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Improve, Improve and Improve Again: Automation Lessons from ‘Imagine London’

Everyone wants to automate, but not everyone knows where to start. With current error rates as high as 30% for manual data entry, there’s a clear incentive to introduce robots into the workforce for repeatable work. But the solution – RPA – presents some challenges to users in the fast-changing automation space. Finding an efficient solution to this adoption issue was on the agenda at Automation Anywhere’s ‘Imagine London’ event, that I attended last month. Here are some ideas that I took away from the day:

Business Process Management is Dead

The automation space is developing rapidly, and it’s ushering in change at previously unknown pace. Before now, firms had tied themselves in knots whilst attempting to use Business Process Management (BPM) tools in order to link systems together: it could be complicated, slow and expensive for users.

Today, RPA is proving to be a game changer in automation, capable of dealing with entirely unstructured dark data through cognitive AI and machine learning; generating insights via Robotic Service Orchestration (RSO). Firms can push boundaries more quickly, without the burden of traditional project methods and costs. They can afford to make mistakes, and learn where to find value – utilising RPA and RSO as a combined approach that is perfectly suited to automation.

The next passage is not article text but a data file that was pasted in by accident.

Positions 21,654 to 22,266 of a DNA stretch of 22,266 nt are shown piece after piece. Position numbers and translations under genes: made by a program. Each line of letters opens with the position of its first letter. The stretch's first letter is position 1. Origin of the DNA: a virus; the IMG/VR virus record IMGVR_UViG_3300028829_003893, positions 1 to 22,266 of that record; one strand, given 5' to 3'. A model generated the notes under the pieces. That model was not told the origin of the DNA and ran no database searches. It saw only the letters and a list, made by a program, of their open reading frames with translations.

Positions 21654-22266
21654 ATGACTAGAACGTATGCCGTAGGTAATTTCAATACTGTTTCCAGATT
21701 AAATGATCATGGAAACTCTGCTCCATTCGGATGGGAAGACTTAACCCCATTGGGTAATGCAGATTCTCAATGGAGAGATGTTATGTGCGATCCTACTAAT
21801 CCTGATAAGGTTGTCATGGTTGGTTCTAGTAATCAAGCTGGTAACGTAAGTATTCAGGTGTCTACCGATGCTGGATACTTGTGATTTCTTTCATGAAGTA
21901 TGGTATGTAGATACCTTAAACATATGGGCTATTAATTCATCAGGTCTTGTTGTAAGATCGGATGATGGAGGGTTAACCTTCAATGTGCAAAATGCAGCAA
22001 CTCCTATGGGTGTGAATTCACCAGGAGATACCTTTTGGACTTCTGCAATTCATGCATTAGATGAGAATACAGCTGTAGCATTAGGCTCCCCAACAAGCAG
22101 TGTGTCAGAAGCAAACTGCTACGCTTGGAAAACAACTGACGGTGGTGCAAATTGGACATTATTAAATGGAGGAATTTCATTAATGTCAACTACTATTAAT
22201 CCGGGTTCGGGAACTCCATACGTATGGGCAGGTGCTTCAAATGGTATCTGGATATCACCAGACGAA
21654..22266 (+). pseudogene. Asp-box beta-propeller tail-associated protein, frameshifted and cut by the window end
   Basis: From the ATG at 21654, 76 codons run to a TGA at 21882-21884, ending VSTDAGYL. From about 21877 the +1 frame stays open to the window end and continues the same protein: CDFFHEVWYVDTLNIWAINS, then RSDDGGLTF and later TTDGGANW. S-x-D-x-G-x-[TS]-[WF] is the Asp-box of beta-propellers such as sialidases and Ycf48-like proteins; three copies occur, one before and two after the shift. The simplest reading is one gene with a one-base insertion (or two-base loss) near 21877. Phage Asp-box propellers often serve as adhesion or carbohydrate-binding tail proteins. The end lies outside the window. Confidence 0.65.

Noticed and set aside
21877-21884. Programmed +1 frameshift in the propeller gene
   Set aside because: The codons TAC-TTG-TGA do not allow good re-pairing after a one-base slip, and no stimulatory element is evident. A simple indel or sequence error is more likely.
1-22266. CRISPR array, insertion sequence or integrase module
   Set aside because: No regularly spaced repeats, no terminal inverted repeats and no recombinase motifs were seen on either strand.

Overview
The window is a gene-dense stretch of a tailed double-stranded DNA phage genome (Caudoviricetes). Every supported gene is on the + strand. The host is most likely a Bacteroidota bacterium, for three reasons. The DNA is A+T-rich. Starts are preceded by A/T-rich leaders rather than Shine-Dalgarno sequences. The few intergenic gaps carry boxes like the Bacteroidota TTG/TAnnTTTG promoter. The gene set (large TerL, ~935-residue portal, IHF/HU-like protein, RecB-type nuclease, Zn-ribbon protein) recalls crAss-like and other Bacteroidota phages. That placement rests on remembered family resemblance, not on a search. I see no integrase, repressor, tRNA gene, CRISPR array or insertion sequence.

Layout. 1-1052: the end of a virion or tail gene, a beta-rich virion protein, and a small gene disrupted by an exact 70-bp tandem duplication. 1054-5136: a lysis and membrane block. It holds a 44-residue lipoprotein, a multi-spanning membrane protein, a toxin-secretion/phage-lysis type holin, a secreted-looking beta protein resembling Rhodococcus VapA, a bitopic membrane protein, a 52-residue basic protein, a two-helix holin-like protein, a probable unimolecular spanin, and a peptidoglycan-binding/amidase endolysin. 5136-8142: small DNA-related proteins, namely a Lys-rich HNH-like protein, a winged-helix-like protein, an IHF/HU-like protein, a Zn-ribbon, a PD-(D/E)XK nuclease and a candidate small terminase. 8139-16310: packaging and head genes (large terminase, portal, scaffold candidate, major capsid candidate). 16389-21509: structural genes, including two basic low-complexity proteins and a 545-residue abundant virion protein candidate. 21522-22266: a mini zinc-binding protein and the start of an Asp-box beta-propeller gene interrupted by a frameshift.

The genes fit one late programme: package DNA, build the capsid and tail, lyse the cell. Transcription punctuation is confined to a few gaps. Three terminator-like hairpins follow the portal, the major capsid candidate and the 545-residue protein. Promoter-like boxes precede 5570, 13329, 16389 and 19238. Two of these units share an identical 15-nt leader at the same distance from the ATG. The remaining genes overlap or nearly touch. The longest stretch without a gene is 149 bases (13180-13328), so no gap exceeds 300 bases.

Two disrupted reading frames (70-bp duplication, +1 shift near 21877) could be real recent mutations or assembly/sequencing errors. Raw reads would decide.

Improve, then Improve Again

Implementing RPA can seem daunting, but there are ways to reduce the pressures involved. One speaker highlighted, that today, it can be cheaper to automate an existing, broken process and then move to improve this process, rather than incur the costs and delays of traditional improvement from scratch.

Adopting this two-stage approach can help you to improve and then improve again, rather than attempting to automate a whole process from the outset: breaking down the stages makes the implementation of RPA a lot more manageable.

Finding the Human/Digital Sweet Spot

During the implementation process, it’s important to be pragmatic and let the bots ‘drive’. With the non-stop development of RPA, businesses could do well to consider that today’s automation projects vary: not all implementations are high value or have revolutionary effects. In line with the two-stage implementation process, it is often the case that RPA achieves more incremental savings.

And RSO, a key to increasing the productivity of your employees, is less about handing over control to robots, and more about perfecting your human/digital workforce. The ‘Pareto Principle’ applies here; whilst bots can be a part – big or small - of the process in 80% of tasks, human ingenuity is always going to be needed for the remaining 20%. Humans and robots can’t achieve perfection alone; RSO is all about finding the sweet spot for success.

Stephen Smith, Business Development Director, Enate.

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